It was a party which had vanquished all-known stereotypes and hackneyed notions of public backing when it stormed to power in Delhi decimating two established national parties. But today, fresh from its Delhi conquest, the Aam Aadmi Party is facing its first major crisis — a crisis of credibility, of a divided leadership and more importantly, a crisis of ideology.
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The rumblings had started way before the Delhi polls — in December 2014 — when an internal note by Admiral Ramdas, the party’s Lokpal, had pointed to a set of grievances addressed by Prashant Bhushan with regards to decision-making and candidate selection. However, in view of elections, a meeting in this regard was postponed. Even though it was widely believed that the emphatic results in the elections would dissipate an internal rebellion, it was not to be. In early March, the knives came tumbling out as senior party leader Sanjay Singh held a press conference and alleged attempts by sections of the party (read Yogendra Yadav and Prashant Bhushan) to unseat Arvind Kejriwal from the national convener’s post. The charges in the press conference were accompanied by public stinging accusations on social media as well and it soon became clear that the party is heading for some turbulent times. The fissures within the party finally showed when both Yadav and Bhushan were voted out of the party’s Political Affairs Committee (PAC) — its highest decision making panel, but not unanimously as many expected it to be. There was severe opposition to the ouster of the two leaders and the votes finally stood at 11-8 in favour of the Kejriwal camp.
The sidelining of the AAP’s two prominent leaders — Bhushan, an accomplished lawyer who steered some of the party’s big exposes and Yadav, who played a vital role in the party’s Delhi campaign — clearly points to a fractious organization that could spell doom for the party. The ideology that the party espouses are of a vibrant inner-party democracy, swaraj and zero unilateralism. But if one were to track the developments of the party over the last two weeks, doubts would certainly emerge of a disintegration in the party’s founding principles. Even though Kejriwal was absent throughout the proceedings, his stamp and iron hold over the party is not hard to miss. He might be away in Bengaluru recuperating in a naturopathy treatment, but Kejriwal’s authority over the majority leadership of the party cannot be dismissed. In fact, Bhushan in an interview to the Indian Express, has said that one of Kejriwal’s weaknesses is that he wants to take unilateral decisions. It is indeed good for a party to have an inspiring leader – one who can take the party to great heights, but it is a whole different chapter if the leader himself overshadows the party. And most importantly, the party must check attempts to chip away at its core ideology, that of remaining steadfast to its fight against corruption, its belief in equality for all and for providing a platform to the voices which are otherwise silent. From its practice of conducting ‘Delhi Dialogues’ to weekly jan-sabhas and referendums among local communities, the AAP has grown in stature as a party which has a place for all. It is this habit that the party must learn not to forget.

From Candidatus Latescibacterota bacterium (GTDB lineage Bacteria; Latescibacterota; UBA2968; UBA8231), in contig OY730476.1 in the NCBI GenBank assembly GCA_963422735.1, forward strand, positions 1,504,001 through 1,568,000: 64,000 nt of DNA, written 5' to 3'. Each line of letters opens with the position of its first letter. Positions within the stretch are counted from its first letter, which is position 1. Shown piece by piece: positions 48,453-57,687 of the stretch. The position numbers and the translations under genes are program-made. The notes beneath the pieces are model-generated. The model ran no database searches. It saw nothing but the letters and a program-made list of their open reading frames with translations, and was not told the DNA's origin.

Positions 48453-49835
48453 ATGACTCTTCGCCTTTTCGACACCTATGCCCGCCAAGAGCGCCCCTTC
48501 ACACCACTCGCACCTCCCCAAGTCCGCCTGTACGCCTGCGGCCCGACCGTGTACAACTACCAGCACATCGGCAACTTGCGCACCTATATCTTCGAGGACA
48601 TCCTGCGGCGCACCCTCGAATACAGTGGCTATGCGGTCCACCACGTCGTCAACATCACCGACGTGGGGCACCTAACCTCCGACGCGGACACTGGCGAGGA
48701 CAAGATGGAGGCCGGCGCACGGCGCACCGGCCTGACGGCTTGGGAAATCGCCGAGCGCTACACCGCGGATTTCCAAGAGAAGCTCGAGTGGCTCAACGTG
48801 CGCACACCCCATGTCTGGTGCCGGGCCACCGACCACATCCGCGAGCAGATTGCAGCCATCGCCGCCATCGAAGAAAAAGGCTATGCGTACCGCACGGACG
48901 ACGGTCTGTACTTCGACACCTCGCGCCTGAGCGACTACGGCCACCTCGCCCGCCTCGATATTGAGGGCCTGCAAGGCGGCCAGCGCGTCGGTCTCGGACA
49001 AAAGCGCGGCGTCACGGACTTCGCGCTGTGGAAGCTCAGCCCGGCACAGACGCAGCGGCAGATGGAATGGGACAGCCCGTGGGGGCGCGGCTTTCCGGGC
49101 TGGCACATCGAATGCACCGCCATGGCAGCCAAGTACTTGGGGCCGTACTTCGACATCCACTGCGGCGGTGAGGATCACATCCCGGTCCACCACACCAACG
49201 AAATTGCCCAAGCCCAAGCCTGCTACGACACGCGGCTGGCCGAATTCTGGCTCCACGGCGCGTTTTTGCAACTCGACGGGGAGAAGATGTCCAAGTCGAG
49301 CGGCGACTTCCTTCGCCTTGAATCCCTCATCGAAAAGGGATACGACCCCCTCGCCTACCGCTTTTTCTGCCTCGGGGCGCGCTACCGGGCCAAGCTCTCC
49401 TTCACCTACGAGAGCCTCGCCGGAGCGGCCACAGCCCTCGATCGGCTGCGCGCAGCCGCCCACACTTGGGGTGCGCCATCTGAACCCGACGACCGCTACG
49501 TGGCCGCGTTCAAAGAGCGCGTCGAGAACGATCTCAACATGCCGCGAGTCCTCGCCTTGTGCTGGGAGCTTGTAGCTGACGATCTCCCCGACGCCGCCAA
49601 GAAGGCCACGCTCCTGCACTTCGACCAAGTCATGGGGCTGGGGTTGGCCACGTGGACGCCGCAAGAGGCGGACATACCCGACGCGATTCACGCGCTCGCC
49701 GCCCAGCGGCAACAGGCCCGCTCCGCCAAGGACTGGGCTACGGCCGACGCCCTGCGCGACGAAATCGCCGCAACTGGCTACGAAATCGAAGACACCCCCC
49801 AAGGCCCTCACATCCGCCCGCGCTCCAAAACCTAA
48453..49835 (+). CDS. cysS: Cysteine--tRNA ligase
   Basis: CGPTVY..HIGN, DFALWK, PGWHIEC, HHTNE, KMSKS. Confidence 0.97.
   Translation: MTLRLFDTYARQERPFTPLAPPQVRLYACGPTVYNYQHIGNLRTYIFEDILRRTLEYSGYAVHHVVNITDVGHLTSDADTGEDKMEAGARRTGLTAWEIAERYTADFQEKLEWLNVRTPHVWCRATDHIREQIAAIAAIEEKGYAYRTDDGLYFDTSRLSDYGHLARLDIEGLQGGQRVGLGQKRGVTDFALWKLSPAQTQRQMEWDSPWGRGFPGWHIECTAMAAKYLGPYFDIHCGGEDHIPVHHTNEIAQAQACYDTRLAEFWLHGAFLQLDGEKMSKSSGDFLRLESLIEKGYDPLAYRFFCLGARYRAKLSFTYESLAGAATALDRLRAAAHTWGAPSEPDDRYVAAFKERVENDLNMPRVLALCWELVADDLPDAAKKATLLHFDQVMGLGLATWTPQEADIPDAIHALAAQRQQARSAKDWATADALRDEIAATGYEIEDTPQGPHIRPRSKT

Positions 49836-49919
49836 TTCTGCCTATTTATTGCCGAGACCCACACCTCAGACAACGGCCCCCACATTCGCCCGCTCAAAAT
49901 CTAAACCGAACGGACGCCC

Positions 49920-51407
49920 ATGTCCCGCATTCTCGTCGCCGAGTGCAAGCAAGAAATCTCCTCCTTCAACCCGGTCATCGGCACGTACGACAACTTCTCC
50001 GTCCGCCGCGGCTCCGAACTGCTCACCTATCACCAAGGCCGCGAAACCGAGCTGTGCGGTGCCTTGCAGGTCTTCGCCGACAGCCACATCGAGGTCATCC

For the AAP, the Delhi experiment has certainly proved to be successful — not just because of the appeal of its founding principles, but also thanks to an enduring trust and faith that thousands of volunteers and workers repose in the fledgling party. While the proceedings of the March 4 meeting were in order, there were a number of volunteers and workers milling outside the party office with placards of #UnitedAAP pleading for unity within the party. AAP will do well to take cognizance of these volunteers’ concerns and eventually set its house in order.
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